Thursday, January 22, 2009
Seconds after takeoff, Captain Chesley “Sully” Sullenberger noticed a flock of geese “in a perfect line formation” headed toward the plane. In the next instant when both engines failed, the Captain drew on all he knew from his training and executed a textbook perfect leadership strategy.
He surveyed the situation.
He recalled his training.
He called on his crew.
He warned the passengers, “Brace for impact.”
He executed a perfect water landing.
He ensured the safety of his passengers and crew.
He exited the plane.
This deft pilot with over 40 years of flying experience maneuvered the plane to safety with such skill and calm that he is now proclaimed a hero.
Sully had spent his career training, studying, and practicing his craft so that when faced with a potential catastrophe, he could react decisively and with confidence. Accomplished pilots like Sully know that you don’t wait till you’re in a crisis to figure out how to get out of a crisis. Sully was prepared.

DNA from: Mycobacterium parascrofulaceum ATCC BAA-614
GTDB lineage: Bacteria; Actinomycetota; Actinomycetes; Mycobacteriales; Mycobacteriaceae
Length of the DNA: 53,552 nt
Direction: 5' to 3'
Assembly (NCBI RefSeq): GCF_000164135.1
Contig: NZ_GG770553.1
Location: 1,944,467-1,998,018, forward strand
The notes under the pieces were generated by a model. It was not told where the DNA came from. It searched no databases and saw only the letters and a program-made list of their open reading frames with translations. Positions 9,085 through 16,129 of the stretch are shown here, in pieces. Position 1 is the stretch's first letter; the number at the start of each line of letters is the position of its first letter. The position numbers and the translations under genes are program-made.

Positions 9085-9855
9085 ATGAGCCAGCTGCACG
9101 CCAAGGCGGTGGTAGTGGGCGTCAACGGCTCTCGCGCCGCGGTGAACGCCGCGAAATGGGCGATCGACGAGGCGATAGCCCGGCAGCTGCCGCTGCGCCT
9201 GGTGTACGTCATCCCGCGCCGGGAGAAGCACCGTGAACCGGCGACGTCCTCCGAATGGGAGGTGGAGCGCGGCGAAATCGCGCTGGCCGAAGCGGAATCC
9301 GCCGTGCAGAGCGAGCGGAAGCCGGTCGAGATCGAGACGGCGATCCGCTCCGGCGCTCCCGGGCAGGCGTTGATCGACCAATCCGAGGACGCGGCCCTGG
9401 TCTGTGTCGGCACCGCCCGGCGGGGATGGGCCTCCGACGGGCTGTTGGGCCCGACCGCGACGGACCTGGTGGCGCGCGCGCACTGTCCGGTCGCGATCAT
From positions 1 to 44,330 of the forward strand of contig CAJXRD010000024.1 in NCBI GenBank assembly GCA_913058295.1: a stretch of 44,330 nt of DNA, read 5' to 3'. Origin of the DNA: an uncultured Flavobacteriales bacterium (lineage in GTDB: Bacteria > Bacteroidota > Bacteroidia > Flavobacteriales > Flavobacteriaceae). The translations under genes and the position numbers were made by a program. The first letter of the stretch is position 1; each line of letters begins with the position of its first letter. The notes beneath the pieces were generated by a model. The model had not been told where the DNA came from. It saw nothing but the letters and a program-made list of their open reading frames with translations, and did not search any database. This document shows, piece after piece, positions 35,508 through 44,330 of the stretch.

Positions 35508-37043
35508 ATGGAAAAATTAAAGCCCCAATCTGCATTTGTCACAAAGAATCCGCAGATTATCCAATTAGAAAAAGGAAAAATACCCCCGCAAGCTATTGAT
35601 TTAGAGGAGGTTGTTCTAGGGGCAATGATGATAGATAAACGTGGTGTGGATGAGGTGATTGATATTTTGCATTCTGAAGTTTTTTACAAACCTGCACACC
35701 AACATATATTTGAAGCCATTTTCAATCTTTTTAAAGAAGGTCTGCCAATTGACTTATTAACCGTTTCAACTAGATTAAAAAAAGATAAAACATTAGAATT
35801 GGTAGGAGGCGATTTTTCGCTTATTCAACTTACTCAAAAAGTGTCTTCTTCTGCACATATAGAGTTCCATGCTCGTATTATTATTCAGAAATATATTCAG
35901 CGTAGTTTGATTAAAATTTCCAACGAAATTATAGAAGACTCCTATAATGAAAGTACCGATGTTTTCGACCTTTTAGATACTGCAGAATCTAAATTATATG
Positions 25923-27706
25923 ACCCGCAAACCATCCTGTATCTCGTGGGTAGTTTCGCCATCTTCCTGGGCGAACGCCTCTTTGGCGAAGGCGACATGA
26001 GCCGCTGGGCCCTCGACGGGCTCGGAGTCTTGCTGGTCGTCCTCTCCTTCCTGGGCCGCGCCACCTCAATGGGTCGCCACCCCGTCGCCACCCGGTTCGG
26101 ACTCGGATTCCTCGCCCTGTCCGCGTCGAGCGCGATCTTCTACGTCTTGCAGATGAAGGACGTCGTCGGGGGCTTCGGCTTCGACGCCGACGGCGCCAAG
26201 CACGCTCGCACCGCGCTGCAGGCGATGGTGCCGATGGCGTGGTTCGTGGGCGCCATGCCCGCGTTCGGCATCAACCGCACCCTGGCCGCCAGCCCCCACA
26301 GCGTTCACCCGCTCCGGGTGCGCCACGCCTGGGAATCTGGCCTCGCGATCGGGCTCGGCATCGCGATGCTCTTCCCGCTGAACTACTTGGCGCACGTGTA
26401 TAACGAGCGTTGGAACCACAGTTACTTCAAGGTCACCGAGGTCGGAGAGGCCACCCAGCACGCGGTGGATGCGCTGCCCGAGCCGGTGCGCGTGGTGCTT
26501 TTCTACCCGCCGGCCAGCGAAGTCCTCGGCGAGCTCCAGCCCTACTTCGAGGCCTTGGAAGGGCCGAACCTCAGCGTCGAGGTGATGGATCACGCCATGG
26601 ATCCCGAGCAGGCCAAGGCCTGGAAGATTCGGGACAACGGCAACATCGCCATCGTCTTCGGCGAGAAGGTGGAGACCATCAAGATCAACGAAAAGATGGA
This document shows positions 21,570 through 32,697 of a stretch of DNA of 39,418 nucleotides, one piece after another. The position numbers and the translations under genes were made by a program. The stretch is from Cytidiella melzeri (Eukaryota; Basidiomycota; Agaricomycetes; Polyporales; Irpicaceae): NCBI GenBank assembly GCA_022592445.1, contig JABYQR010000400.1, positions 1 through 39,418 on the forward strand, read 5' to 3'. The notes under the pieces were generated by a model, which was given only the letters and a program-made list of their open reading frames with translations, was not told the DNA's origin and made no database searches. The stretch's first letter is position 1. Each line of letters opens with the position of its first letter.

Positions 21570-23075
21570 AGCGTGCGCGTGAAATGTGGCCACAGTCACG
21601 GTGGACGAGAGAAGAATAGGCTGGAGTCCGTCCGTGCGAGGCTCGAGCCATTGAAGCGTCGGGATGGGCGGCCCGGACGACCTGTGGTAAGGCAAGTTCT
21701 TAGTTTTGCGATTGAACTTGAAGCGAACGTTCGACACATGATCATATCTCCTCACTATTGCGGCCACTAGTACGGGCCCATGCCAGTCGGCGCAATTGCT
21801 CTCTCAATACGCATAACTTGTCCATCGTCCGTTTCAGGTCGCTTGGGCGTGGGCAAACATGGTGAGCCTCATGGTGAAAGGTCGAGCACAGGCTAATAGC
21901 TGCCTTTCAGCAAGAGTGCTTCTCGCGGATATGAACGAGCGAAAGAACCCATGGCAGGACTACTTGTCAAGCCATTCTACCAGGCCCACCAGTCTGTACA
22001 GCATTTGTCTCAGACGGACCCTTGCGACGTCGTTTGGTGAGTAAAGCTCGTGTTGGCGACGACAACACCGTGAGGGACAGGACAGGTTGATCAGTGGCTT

We would do well to learn from Captain Sullenberger about how to face our own turbulent times. When we are under fire, when we are facing danger, when we our schedule is thrown off course, when we face turbulent times, when we veer off course, when we are attacked…how do we respond? How do we brace for impact?
Like Sully, we need to study and train and practice. We need to be prepared.
We need to study God’s word to learn how he can help us in times of trouble.
We need to train with other Christians, our crew, so that we’ll have a support system.
We need to practice our faith daily so that we can act decisively and with consideration of others.
For it is by grace you have been saved, through faith—and this not from yourselves, it is the gift of God— not by works, so that no one can boast. For we are God's workmanship, created in Christ Jesus to do good works, which God prepared in advance for us to do. Ephesians 2:8-10
Then we too can exit the potential crisis with confidence of a job well done.
Yes, we too must know how to “brace for impact.”